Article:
GROW ACHIEVE PROTECT with Brentnalls WA – Newsletter, August 2019

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  1. 4 Ways to Increase Your Sales Revenue
  2. Trust – Why Trust is the Crucial Component for Customer Relationships and Business Development
  3. The Importance of a Professional Online Presence




4 Ways to Increase Your Sales Revenue


By Tony Monisse

It is that time of year, where budgets have been set for the year and it is important that businesses get good momentum early in the financial year to achieve these budgets.  My experience is there are generally four tactics, which I describe below, to increase your sales revenue and get this momentum.


Number of customers


Increasing the number of customers is mostly about how you can increase;

  • the number of leads and
  • your conversion rate from these leads to a sale

To increase the number of leads, it is important to have multiple channels to market to get to your target customer and to have good levels of activity to engage with these prospective customers.  Businesses who are doing well in this space are active in social media (Linkedin, Facebook etc.) and using this to engage with their target customers.  The key is to understand where your target customers go, and to focus on the right channels to reach them.

To increase your sales conversion rate, it is important to have a good sales process – this can be either online or if the sale is more consultative, then a face to face sales process.  My experience is that most businesses do not have a defined sales process and do not invest the time to maximise this opportunity.  By defining your optimal sales process and understanding how your current sales may differ from this, you can look to improve this area and increase your sales conversion rate.


Frequency of the customer spend


Increasing frequency is about building a relationship with your customer and understanding their needs and wants.  Again it is about activity and engaging with the customer either online or in person.  A good CRM (customer relationship management) system where activity is monitored, tracked and automated can help this process.  I see a lot of businesses who often cannot get out of the office and are not active in engaging with their customers.  It is not surprising, when they do get out to customers how much additional work they pick up.


Average customer spend


Increasing your customers’ average spend is once again about having a good sales process including taking the time to really understand their needs and the challenges they face.  The example most cited is McDonald’s “would you like fries with that?” and the amount that this simple question contributes to McDonald’s revenue and profit.  This simple question is an example of upselling, where customers are offered an additional product or service which will complement the product or service they have already committed to buying.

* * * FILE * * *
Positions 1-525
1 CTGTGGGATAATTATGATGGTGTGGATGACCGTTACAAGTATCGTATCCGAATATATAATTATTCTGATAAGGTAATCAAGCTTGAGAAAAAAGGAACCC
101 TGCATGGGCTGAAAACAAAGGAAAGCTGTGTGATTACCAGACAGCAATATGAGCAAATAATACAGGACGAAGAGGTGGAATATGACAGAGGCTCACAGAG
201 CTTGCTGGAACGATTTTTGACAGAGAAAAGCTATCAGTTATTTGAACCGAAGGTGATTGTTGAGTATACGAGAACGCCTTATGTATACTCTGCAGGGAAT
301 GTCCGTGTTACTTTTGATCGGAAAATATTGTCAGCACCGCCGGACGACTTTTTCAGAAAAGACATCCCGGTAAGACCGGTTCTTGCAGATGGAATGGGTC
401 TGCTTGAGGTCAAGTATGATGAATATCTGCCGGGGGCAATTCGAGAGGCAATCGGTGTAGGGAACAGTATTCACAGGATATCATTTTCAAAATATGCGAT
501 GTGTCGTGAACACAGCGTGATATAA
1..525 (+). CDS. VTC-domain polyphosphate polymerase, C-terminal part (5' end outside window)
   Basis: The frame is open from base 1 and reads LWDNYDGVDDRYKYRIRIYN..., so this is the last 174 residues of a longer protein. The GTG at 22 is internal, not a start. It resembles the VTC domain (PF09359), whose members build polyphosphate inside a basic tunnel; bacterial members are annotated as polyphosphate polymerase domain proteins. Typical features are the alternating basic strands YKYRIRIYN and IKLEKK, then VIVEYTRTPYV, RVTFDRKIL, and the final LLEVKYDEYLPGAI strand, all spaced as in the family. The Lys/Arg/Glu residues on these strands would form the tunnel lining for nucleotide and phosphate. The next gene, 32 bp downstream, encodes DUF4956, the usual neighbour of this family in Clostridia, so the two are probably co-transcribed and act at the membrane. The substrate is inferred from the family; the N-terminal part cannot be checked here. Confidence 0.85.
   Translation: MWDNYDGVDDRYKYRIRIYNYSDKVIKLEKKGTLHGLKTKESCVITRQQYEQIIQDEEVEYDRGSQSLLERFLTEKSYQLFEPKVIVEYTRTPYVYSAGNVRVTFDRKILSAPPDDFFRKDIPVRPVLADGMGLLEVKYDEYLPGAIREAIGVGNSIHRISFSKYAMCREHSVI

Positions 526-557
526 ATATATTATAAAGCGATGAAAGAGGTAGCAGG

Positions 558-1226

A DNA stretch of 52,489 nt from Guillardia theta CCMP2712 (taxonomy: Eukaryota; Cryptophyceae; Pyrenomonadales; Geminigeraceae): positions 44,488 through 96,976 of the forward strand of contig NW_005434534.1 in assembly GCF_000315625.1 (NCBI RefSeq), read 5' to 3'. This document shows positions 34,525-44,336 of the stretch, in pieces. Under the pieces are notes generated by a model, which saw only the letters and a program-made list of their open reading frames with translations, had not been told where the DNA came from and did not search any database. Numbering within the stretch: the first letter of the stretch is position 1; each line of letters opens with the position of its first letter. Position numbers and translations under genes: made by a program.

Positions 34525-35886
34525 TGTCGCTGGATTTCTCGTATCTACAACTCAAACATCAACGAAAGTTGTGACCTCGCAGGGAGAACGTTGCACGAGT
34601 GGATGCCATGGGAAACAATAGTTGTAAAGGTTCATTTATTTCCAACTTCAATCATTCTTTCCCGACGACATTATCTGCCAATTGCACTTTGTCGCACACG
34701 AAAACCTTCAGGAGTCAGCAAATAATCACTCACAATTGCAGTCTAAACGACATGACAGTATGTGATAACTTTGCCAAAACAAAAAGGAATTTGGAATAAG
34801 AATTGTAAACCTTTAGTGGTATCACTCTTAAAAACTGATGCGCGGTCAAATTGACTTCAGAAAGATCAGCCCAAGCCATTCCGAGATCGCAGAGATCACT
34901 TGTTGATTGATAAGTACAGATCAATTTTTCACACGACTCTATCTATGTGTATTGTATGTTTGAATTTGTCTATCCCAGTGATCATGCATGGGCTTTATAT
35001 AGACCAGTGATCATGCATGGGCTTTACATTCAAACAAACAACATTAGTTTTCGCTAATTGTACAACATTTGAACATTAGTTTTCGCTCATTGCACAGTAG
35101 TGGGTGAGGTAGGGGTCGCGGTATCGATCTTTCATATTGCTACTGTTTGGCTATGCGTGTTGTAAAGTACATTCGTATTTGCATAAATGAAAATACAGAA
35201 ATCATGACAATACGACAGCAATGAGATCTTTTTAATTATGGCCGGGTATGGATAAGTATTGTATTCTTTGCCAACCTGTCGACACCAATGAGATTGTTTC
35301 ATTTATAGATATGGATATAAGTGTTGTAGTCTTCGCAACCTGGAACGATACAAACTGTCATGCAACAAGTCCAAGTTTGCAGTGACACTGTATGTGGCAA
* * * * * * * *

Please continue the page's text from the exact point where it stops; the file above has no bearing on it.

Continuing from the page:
Other opportunities to increase sales can include bundling products and services, creating multiple offers (gold, silver and bronze) and cross-selling other products and services.  It is far easier to get a customer to buy more when they are already in ‘buying mode’ than it is to get them to come back for the purchase at another time.




Increasing prices (or rates) is often overlooked by most businesses.  My experience is that when businesses do increase prices there is generally minimal pushback from customers and where there is pushback, it is from unprofitable customers.  The great thing about increasing prices is the increase in price goes straight to the bottom line.

If a business were to achieve a 5% increase on the previous year in all the above areas, the increase in sales revenue for the business would be 21.5%.  Consider what that might look like for your business.  For this reason it is important for businesses to look at all the areas where they can improve their marketing and sales process and increase their level of activity.

If you would like to discuss how you can improve your business’s sales revenue,  please contact your advisor or our office on (08) 6212 7200.



Trust – Why Trust is the Crucial Component for Customer Relationships and Business Development


By Chris Mandzufas

Trust is important to people in all aspects of life.  If building relationships is the key to success then trust is the foundation.  In business, building trust is vital in all customer dealings whether they be with existing customers or future customers via any business development activities.  If you cannot be trusted, then nothing that you offer has any real value.

The maintenance of trust is an ongoing effort that starts with the initial sales call or meeting and then needs to be nourished and fostered by the day to day interactions with your customer going forward.  If you lose their trust you will lose the customer – much like any other type of relationship.

The following five strategies for establishing and maintaining trust will benefit your long term customer relationships:-